What's In A Name?
Like boats and ships usually have their names, there is also a long-standing world-wide tradition on railways of naming locomotives. In the very early days of the railways, locomotives often carried names before they carried numbers.
Te names chosen varied. Some were linked to speed or power, but locomotives were also often named after railway's ofcers, or their wives. Also common were the towns, cities and geographical features along a railway's route. q
This was the case for the frst scheduled train that left from Toronto. Te three passenger coaches and one freight car were pulled by a locomotive named "Toronto."
Te Lady Elgin, also known as Locomotive No. 1, was named in honour of the wife of Lord Elgin, Canada’s Governor General from 1847 to 1854. Te "Lady Elgin" was the frst locomotive to operate in the western part of Ontario.
Toronto was also home to the frst locomotive built in Canada; the Toronto No. 2 of the Ontario, Simcoe and Huron line was built by James Good of Toronto in 1853.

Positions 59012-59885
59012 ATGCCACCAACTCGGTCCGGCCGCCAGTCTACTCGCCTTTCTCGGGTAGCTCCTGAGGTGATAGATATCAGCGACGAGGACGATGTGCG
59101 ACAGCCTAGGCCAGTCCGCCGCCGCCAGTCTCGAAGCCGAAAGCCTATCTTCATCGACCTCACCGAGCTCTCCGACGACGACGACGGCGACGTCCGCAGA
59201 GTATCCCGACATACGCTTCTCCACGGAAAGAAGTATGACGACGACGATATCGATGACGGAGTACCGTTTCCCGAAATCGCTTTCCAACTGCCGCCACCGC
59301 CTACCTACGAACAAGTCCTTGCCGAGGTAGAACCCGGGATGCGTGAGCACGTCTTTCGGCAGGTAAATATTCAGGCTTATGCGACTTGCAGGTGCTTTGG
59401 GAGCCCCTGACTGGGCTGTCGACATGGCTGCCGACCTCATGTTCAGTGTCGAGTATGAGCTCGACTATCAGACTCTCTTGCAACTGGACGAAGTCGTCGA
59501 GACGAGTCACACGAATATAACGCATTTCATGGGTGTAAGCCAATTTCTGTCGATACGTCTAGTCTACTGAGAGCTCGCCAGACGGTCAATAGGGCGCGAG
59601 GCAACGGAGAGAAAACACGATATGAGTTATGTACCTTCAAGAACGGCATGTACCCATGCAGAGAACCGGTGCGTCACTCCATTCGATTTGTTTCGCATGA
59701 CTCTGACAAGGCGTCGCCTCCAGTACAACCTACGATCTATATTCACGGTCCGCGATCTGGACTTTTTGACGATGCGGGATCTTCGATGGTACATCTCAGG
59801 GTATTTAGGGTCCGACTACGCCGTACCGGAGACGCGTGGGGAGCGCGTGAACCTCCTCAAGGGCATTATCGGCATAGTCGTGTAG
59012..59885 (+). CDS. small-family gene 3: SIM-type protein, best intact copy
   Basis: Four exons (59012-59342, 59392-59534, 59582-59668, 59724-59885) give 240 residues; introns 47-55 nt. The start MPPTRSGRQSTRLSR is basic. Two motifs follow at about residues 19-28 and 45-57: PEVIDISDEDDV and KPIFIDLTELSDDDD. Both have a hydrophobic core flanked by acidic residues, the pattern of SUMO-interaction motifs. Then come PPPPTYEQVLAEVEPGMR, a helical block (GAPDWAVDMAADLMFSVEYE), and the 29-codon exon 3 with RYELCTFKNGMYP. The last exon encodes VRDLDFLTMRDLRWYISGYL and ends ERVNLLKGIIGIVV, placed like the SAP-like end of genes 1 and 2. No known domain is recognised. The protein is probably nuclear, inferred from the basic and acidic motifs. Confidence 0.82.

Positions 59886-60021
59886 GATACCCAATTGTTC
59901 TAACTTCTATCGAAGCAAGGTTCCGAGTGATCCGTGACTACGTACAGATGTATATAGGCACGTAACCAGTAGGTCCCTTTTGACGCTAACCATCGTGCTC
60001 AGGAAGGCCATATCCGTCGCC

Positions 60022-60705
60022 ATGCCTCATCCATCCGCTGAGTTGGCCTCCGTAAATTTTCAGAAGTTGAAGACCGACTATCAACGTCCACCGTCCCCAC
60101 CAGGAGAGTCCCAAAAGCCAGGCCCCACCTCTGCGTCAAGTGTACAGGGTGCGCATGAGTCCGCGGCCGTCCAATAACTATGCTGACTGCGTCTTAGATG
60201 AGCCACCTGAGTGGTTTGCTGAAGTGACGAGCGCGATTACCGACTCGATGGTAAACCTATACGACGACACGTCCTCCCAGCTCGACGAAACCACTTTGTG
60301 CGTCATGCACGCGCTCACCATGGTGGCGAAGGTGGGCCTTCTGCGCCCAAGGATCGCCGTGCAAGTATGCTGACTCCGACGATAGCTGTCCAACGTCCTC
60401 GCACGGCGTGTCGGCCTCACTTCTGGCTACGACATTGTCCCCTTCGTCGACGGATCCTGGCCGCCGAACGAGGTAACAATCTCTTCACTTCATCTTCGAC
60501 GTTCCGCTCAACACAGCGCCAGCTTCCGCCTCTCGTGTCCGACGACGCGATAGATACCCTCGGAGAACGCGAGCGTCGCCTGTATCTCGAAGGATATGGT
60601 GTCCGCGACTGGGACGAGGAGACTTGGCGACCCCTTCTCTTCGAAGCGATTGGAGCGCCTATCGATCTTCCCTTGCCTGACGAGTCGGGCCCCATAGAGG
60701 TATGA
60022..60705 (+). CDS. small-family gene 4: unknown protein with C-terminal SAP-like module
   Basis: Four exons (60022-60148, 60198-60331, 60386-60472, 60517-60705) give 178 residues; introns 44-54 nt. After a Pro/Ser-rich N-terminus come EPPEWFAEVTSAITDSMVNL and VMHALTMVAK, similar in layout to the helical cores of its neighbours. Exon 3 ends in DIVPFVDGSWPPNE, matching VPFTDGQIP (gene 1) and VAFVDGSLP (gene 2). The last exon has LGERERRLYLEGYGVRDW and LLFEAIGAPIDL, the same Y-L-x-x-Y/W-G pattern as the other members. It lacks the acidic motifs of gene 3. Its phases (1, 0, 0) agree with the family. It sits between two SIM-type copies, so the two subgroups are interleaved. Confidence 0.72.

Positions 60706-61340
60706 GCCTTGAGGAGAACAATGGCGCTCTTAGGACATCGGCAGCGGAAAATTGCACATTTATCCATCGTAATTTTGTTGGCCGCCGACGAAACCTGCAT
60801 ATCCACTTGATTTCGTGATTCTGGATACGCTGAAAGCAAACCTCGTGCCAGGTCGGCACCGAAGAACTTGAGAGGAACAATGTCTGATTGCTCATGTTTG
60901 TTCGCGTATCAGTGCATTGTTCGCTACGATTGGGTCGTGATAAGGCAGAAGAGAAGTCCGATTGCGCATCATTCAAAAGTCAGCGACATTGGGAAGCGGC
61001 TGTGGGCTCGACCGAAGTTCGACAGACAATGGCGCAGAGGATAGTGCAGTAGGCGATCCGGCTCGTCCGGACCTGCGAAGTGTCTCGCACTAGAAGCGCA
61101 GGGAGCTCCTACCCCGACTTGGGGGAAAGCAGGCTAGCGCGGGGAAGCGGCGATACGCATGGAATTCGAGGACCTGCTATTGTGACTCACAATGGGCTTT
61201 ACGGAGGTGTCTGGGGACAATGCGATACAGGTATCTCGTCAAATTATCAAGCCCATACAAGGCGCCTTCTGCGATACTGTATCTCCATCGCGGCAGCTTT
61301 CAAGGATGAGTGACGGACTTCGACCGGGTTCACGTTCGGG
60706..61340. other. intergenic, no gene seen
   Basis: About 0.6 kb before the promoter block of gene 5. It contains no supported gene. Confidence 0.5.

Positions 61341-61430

Josephine, also known as Locomotive No. 3, of the Toronto, Simcoe and Huron Railway was considered to be one of the most beautiful high-speed passenger engines of its time. (Josephine soon became the mascot of the railway). It is speculated that it was named for her engineer Josiah Huckett.
Passenger cars also were named, such as the Cape Race, built for the Canadian Pacifc Railway in 1929. Te car had opulent features such as ladies’ and gentlemen's showers, leatherupholstered smoking rooms, ladies' lounge and observation parlour as well as a small buﬀet for snacks and beverages. One of a series, these cars were built primarily for the Canadian Pacifc "Trans-Canada Limited," which ran between Montreal/ Toronto and Vancouver. You can see "Te Cape Race" at the Toronto Railway Museum.